Insects have been tricky to learn but I believe this little lovely is a leaf-footed bug of the species Narnia femorata but take that with a grain of salt, I’m not a biologist much less an entomologist, and this is all new to me besides. While they apparently prefer prickly pear (the neighbors have a glorious patch) a group of them have been hanging out on this big cactus in our front yard, feeding either on the buds and blossoms like here on a rainy summer evening, or on the fruit that grew after the pollinators got to work.
Gardening at Night
Hard as it is to believe we’re in our third summer at our house. Out front in addition to a saguaro and a barrel cactus is some sort of big beautiful sprawling cactus. I was rather startled in July to see large flower buds emerging as it had sat silent during our time here, perhaps finally getting some decent rain this monsoon season woke it from its slumber. Even better? Like me, it blooms at night!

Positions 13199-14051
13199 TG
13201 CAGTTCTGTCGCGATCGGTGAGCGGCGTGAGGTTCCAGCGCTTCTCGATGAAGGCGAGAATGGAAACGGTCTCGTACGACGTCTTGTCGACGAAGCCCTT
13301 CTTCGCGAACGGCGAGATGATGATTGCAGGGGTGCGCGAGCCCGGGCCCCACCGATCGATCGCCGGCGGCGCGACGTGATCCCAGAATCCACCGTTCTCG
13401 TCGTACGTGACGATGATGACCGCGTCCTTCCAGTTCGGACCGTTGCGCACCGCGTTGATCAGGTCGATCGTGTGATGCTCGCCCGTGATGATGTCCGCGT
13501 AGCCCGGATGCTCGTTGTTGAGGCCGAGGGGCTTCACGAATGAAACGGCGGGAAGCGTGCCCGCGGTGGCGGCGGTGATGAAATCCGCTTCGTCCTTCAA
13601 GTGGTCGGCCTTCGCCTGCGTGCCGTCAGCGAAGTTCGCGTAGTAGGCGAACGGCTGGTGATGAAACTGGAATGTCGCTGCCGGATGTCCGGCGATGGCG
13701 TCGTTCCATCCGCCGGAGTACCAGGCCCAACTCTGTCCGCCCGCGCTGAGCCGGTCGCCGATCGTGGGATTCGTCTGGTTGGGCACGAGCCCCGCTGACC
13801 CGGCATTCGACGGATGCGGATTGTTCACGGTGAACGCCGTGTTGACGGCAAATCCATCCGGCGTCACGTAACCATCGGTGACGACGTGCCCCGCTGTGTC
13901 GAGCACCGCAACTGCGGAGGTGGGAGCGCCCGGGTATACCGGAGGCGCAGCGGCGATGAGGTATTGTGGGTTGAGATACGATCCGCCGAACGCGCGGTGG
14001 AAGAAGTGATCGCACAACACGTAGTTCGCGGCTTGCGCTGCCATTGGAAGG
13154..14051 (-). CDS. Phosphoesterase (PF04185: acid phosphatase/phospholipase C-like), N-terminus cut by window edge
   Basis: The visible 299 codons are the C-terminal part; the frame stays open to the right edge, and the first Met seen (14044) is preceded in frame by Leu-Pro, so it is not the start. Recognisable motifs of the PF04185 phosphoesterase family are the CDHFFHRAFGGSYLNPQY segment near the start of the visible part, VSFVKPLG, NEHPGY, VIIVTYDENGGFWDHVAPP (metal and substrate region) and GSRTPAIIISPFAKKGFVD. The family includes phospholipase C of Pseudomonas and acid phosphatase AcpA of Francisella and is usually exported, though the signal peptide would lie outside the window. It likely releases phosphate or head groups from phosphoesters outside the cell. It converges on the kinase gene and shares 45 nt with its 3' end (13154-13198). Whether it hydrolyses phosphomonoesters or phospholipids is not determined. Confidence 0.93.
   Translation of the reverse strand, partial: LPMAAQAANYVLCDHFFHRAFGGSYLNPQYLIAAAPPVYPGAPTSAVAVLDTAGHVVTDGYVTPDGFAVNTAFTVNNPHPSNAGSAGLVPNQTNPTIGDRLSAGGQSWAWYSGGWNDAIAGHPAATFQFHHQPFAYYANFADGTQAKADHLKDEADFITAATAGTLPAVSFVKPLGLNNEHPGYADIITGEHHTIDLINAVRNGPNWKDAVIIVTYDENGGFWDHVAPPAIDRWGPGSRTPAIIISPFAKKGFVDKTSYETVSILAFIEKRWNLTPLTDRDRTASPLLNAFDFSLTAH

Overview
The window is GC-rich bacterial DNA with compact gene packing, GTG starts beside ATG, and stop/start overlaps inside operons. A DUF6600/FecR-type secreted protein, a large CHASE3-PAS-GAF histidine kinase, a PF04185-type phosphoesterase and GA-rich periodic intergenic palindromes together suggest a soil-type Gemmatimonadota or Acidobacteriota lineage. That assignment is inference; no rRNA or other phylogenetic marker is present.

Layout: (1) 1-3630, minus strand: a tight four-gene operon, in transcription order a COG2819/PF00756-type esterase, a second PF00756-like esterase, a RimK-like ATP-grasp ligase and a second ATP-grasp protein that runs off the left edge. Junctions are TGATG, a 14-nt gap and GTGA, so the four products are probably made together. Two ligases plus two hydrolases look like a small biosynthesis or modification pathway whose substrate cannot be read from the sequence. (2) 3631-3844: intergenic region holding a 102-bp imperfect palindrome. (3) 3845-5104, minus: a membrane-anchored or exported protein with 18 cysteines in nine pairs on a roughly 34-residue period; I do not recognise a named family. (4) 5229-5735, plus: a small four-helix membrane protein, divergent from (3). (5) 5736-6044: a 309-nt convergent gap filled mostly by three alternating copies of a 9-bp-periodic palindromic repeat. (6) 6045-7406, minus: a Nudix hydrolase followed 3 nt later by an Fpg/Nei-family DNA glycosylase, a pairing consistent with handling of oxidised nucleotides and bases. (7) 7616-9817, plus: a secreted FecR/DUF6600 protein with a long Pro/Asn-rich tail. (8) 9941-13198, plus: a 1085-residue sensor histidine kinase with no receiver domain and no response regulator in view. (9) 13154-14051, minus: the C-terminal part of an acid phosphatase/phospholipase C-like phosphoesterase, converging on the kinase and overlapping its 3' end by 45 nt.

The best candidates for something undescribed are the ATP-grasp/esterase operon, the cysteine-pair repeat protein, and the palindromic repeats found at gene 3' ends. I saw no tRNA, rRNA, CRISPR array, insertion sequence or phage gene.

On a cloudy morning in late July the flowers hadn’t closed up yet so the bees were taking advantage of the new and abundant source of pollen. They seemed to struggle a bit gaining purchase on the flowers, such as this one clinging to the petal tops after clumsily climbing out from the center. Usually the flowers have closed up by the time I drag myself out of bed so I’ve developed a nightly ritual where I go out a couple of times to see the blooms and the wildlife feeding in the dark.